New Model Army is a band that has stood the test of time and has, in more than one way, blazed the trail for many contemporary rock acts, and artists in general. Justin Sullivan envisioned the band 36 years ago and it initially operated as a trio out of Bradford, UK with bass player Stuart Morrow and drummer Phil Tompkins. It later expanded to become a five-piece outfit with Sullivan on vocals, Marshall Gill on guitar, Ceri Monger on bass and drummer Michael Dean. During their three decades in the industry the band has lived through its share of ups and downs but one of the best bets they made early on was to work as an independent band. They made this decision back in the mid-1990s, when getting signed was all the rage. But the ability to control their creative output from A to Z is one of the main reasons for NMA’s longevity.
Another wise move they made in the band’s infancy was to refuse to be cocooned into any one musical genre. It was a risky move in a world where you need to declare your allegiance in order to fans of a particular kind of music. But Sullivan and his crew chose to craft a sound for themselves out of punk rock, political rock, Northern soul and folk rock, effectively putting a sledgehammer through any efforts at classification. Nonetheless NMA has managed to amass a huge following with their records selling by the millions despite not having a top 20 single anywhere. They have attracted the attention of some of the most renowned producers including the same Bob Clearwater who made some of Bruce Springsteen’s biggest hits. And the same Glyn Johns who worked with such legendary acts as Led Zeppelin, The Beatles and The Rolling stones.
Few groups formed in the 80s have been as consistent or as prolific as the New Model Army; since their 1984 debut ‘Vengeance’, they have recorded 12 albums. However, according to Sullivan, the group experienced a creative renaissance with their 2013 release ‘Between Dog and Wolf’. Released on their own Attack Attack label and Co-produced by legendary producer Joe Barresi, the album was well received by critics and fans, who pushed it into UK Top 40 territory. Spurred by the positive response, NMA released a live version of Between Dog and Wolf titled ‘Between Wine and Blood’, which also contained a few new tracks. They also began work on their next project that they would later christen ‘Winter’. Speaking about the new project, Sullivan said, “I think ‘Winter’ has a really strong identity. It is very much the sound of people in difficult places – something that so many of us can relate to at the moment, on a lot of different levels. It is a much more of a band album than ‘Between Dog and Wolf’ and we made a deliberate choice in mixing it to sound more aggressive and a little less polished.”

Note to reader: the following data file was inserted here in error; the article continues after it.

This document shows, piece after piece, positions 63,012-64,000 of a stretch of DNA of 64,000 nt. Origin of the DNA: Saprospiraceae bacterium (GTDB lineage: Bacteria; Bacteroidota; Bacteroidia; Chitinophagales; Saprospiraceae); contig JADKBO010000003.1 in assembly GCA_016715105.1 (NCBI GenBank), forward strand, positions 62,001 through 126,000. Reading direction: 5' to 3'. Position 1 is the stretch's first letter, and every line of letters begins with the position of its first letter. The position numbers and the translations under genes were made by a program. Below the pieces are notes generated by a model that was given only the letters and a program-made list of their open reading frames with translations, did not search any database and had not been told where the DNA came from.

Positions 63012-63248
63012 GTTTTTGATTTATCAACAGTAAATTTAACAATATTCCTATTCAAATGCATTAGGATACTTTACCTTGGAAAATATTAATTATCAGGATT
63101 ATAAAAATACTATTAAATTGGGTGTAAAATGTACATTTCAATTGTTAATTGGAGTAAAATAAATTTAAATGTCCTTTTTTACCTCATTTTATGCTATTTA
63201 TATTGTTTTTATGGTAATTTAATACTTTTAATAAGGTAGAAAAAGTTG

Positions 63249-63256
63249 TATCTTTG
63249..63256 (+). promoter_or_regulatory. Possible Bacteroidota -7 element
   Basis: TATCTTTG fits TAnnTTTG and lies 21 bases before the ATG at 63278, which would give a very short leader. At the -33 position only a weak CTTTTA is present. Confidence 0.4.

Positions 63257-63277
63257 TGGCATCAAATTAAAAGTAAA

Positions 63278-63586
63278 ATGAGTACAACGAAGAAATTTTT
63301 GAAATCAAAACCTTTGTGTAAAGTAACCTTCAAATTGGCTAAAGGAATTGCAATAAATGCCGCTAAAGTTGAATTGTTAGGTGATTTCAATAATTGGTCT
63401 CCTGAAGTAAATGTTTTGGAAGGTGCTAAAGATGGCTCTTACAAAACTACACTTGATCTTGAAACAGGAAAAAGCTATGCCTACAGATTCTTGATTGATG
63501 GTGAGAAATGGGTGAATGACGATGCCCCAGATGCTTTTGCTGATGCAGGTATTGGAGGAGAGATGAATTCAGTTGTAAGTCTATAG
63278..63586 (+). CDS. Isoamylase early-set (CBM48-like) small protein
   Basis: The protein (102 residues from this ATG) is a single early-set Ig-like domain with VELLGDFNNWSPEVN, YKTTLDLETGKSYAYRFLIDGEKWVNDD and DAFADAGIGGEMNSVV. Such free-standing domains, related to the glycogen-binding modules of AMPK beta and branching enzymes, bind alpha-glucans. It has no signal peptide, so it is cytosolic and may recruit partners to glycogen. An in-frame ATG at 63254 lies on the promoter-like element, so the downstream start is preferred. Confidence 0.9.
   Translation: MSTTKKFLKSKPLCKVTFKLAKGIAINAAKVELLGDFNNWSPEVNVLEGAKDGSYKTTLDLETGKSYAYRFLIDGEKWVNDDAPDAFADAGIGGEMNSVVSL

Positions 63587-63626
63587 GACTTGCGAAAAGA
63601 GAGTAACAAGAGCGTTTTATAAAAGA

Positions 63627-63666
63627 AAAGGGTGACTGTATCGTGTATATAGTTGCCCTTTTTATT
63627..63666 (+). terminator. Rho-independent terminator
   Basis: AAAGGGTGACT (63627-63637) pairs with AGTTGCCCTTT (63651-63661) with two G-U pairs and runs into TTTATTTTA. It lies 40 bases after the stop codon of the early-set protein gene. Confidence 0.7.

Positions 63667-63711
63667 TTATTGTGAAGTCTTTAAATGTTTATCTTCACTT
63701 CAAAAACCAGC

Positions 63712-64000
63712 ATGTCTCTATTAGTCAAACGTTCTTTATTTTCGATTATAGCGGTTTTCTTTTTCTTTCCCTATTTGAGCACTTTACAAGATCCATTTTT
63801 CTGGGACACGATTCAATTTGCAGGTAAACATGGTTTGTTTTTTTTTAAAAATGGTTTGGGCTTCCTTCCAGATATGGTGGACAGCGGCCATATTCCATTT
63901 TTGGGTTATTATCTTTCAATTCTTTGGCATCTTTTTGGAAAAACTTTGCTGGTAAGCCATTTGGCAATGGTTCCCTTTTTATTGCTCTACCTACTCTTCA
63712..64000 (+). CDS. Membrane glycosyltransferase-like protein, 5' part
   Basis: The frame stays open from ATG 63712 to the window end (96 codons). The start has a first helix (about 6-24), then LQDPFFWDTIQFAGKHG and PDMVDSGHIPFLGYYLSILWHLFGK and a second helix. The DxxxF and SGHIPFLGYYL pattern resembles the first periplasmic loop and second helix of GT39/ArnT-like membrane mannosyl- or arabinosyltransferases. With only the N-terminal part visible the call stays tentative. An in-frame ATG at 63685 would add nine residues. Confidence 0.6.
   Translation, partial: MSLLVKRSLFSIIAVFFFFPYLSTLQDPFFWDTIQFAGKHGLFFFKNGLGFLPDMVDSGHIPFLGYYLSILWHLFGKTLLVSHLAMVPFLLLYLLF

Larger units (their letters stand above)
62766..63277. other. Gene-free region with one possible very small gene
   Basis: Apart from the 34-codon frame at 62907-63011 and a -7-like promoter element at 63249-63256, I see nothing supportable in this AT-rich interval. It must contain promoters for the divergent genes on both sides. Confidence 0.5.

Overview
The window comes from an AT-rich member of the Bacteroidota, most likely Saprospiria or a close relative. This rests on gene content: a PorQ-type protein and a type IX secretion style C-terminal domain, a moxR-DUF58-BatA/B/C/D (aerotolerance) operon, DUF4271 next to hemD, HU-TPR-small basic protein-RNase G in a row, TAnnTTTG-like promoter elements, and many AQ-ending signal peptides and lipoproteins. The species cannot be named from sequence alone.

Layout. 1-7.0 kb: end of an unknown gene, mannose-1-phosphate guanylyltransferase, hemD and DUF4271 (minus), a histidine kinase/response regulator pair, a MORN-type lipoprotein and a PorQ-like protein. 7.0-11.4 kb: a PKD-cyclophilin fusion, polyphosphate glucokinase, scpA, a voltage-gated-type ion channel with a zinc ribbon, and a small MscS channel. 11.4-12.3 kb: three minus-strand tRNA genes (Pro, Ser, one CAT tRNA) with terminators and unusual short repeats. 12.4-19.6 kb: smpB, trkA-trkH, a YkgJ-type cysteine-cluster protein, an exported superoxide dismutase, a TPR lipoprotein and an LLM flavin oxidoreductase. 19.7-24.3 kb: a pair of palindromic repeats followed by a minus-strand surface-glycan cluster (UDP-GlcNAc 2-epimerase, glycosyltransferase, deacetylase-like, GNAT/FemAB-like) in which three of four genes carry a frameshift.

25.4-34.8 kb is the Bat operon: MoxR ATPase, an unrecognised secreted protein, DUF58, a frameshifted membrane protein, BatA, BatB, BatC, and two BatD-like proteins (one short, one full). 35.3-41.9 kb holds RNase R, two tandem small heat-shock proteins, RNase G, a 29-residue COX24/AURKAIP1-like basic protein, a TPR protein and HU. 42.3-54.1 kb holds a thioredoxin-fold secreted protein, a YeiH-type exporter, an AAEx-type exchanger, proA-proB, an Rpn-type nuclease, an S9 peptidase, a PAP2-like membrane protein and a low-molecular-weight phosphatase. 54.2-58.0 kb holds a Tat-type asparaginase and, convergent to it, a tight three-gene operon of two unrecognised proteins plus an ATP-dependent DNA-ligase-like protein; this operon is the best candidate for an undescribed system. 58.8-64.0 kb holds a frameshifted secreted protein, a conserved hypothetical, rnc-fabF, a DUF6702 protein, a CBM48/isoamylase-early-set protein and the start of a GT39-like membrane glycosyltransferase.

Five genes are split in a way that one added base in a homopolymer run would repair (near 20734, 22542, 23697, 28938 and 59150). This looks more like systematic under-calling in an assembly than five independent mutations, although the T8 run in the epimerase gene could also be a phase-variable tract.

And that grit is in evidence from ‘Beginning’, the album opener. A jagged riff introduces the song and continues in solitude until it’s joined by Sullivan’s gentle tenor, exhorting listeners to “hold on to the beginning”. Tribal drumming and rhythm guitars rise up out of the woodwork, and further on a piano meanders in. But things melt into a clamorous climax as the lead guitar snarls furiously and the drummer loses his mind. The fury rages on in ‘Burn the Castle’ where emotions and instruments are left to rise to boiling point before suddenly dissipating. ‘Winter’ starts with quiet strumming on a box guitar before ascending into a passionate despair that stretches Sullivan’s voice into places you didn’t know it could go. Then strings scream in from nowhere, creating a mystical soundscape that peters out into an eerie silence. Listening to this number feels a touch like watching one of those Disney fairytale movies, your eyes roving through impossibly green forests. The cinematic aura is retained in ‘Part The Waters’, which features parade-like drumming and choral vocal harmonies.
You want to find out how the rest of the LP sounds when it drops on August 26, so pre-order it here. In the process you’ll also get to hear ‘Devil’, another single.
Miami Based, Internationally Known